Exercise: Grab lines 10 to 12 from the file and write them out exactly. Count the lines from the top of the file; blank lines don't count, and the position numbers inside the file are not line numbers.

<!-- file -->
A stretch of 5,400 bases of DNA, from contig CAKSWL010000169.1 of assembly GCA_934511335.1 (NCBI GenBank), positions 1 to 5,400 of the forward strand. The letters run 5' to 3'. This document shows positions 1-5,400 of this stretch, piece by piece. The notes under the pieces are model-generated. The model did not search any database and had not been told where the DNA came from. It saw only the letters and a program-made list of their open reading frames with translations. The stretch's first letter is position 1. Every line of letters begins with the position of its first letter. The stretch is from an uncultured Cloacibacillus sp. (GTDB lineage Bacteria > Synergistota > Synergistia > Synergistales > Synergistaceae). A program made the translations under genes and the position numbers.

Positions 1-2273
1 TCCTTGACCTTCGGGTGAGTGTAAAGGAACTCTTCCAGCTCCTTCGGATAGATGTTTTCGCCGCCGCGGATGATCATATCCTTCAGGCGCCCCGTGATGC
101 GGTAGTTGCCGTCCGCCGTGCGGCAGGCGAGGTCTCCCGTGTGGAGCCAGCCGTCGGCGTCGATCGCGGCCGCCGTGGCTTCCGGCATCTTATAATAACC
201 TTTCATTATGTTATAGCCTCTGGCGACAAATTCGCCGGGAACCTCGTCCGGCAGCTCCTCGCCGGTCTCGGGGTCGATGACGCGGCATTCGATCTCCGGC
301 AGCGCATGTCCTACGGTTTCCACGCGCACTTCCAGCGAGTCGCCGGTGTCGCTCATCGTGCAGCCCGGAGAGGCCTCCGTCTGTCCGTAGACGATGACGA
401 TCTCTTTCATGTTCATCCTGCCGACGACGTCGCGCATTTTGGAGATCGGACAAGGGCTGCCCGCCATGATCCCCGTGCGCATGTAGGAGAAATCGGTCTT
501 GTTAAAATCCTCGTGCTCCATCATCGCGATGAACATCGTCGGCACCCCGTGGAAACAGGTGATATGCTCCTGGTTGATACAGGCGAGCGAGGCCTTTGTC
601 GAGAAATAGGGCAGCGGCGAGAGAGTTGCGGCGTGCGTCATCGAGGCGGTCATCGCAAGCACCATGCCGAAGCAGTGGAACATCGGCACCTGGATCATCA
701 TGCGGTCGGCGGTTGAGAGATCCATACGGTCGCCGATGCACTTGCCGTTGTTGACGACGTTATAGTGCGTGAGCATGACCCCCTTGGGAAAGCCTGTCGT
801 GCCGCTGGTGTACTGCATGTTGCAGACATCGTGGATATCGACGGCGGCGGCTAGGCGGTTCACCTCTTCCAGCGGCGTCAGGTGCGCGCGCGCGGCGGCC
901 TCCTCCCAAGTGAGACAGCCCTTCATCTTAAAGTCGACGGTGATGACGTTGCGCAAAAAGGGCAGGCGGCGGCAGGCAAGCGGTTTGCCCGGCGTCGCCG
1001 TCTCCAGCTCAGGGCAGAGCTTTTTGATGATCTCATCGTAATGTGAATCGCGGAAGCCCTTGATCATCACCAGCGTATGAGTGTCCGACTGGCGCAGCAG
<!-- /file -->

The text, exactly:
701 TGCGGTCGGCGGTTGAGAGATCCATACGGTCGCCGATGCACTTGCCGTTGTTGACGACGTTATAGTGCGTGAGCATGACCCCCTTGGGAAAGCCTGTCGT
801 GCCGCTGGTGTACTGCATGTTGCAGACATCGTGGATATCGACGGCGGCGGCTAGGCGGTTCACCTCTTCCAGCGGCGTCAGGTGCGCGCGCGCGGCGGCC
901 TCCTCCCAAGTGAGACAGCCCTTCATCTTAAAGTCGACGGTGATGACGTTGCGCAAAAAGGGCAGGCGGCGGCAGGCAAGCGGTTTGCCCGGCGTCGCCG